On Wednesday, September 11, 2019, the California Legislature passed a bill that would make it illegal to reject a prospective tenant based on the applicant’s enrollment in Section 8. The bill, proposed by Sen. Holly Mitchell (D-Los Angeles) would ban blanket policies against considering Section 8 recipients as tenants, which would include “No Section 8” advertisements.
Supporters of the bill state that it only helps treat voucher holders like any other applicant. The senator has said that owners and landlords will still retain the ability to reject Section 8 recipients based on other criteria such as credit checks, rental history etc.
“This bill does not force landlords to rent to any given tenant but simply requires them to give every tenant the same opportunity to fill out an application, regardless of how they’ll be paying the rent.” Assemblyman Richard Bloom (D-Santa Monica), who supports the bill, continues by saying “It still allows for credit checks, rental history and other reference checks.”
Those who oppose the bill are convinced that his bill would only subject landlords to more litigation and lead to less rental housing on the market. Assemblyman James Gallagher (R-Yuba City) has voiced his opinions by saying “..and what does decreasing supply do? Oh, that’s right, it raises rents.”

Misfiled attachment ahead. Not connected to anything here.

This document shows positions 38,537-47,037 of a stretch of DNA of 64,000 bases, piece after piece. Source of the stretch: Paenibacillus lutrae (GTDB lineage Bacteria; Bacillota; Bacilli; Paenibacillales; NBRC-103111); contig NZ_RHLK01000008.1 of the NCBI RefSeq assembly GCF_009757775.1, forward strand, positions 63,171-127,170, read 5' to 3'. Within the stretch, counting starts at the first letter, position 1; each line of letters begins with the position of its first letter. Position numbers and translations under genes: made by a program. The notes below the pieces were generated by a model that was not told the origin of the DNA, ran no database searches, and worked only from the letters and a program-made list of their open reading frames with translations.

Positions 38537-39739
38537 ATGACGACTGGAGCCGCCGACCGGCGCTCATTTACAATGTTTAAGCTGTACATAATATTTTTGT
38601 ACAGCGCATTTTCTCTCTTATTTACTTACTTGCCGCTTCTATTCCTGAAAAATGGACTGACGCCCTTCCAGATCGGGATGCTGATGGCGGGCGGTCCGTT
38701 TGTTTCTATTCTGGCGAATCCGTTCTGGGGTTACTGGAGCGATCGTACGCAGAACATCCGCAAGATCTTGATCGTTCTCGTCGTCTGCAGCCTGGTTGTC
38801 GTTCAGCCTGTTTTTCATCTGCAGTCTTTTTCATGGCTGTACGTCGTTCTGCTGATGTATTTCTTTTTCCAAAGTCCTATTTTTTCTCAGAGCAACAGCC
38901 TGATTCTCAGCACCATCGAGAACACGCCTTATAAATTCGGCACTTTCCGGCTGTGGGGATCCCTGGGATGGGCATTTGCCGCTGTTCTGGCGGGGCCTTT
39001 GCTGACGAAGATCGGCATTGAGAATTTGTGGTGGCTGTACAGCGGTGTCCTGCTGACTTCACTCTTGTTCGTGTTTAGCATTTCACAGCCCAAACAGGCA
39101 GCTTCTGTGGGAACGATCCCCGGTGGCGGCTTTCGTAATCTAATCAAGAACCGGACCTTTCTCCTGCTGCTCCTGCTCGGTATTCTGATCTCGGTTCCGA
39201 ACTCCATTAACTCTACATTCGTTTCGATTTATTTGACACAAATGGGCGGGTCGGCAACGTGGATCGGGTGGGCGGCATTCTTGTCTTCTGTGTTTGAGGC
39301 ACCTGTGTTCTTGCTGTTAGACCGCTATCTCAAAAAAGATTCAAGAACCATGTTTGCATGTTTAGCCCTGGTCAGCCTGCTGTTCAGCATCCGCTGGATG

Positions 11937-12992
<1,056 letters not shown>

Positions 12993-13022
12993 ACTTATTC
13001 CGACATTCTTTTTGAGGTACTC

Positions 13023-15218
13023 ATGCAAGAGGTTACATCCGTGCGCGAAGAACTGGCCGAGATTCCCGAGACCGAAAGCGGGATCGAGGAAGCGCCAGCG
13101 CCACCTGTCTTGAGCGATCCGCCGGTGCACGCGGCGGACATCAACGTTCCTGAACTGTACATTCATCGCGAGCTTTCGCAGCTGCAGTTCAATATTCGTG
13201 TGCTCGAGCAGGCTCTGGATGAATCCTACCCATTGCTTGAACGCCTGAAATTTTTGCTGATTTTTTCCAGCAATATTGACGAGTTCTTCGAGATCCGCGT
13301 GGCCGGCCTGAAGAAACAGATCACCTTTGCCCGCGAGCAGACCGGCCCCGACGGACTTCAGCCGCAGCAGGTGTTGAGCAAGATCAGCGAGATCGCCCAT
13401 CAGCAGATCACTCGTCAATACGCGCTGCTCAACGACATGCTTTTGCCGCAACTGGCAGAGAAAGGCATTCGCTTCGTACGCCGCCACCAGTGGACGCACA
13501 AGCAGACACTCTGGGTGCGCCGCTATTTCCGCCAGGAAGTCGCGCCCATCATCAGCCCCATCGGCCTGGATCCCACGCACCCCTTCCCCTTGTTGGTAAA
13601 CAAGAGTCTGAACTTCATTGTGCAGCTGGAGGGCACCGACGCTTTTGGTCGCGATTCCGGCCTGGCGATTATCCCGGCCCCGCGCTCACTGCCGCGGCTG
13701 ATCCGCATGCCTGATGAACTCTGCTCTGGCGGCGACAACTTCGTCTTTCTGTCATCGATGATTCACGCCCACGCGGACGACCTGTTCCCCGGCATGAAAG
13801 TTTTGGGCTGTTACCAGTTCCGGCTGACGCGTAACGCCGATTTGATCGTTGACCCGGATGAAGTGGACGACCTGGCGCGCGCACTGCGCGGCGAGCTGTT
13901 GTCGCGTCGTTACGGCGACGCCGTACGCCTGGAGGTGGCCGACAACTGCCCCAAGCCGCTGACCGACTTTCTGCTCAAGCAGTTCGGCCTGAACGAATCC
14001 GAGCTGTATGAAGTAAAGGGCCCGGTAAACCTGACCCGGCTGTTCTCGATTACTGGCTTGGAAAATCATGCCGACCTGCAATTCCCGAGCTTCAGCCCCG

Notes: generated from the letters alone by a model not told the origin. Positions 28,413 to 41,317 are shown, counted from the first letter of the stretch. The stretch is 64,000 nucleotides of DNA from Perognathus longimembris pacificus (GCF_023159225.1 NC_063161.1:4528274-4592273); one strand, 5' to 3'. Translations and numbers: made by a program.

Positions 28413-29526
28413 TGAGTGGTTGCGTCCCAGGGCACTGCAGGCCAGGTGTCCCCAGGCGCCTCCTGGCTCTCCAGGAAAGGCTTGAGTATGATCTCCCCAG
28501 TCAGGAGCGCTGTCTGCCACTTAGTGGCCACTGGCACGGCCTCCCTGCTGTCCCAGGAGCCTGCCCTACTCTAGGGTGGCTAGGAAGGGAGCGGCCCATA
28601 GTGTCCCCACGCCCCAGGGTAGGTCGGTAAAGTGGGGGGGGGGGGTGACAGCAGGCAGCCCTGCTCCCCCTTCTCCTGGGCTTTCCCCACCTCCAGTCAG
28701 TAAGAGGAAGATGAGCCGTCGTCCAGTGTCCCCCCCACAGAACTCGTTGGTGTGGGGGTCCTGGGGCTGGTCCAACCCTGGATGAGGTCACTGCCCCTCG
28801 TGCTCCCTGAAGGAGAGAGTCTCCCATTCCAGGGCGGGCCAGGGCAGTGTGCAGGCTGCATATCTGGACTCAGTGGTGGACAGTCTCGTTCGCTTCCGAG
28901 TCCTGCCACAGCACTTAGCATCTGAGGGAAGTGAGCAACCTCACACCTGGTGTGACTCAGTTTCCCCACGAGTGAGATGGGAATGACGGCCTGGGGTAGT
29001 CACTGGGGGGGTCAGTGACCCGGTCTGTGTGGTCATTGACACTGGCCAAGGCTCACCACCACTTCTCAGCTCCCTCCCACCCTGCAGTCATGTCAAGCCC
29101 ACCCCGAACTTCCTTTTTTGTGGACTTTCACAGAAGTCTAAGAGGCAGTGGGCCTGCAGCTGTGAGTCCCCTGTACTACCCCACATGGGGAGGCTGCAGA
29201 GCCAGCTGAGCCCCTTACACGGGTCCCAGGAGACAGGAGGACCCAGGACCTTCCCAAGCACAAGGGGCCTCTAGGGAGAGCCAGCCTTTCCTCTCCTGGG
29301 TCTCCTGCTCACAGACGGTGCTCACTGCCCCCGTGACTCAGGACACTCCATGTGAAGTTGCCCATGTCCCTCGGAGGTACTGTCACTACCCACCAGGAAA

Some also say that the bill would indeed mandate landlords to accept a Section 8 recipient under certain circumstances. For example, what if the only one applicant is a voucher holder and meets all of the owner’s criteria and application requirements? The owner would be legally challenged if he or she refused to sign a government contract to participate in the program.
So why do landlords continually support voluntary acceptance of Section 8 but oppose SB329? The main reason is because it would remove the “voluntary” part and force landlords to take vouchers. Some complaints owners have in accepting voucher recipients is the delays the required inspections cause, the increase in insurance costs and policies that make evictions more difficult and costlier.
Some cities have already passed local legislation similar to SB329 such as San Diego, Marin County, Los Angeles County and Hayward. San Jose and Santa Rosa are also pursuing source of income policies.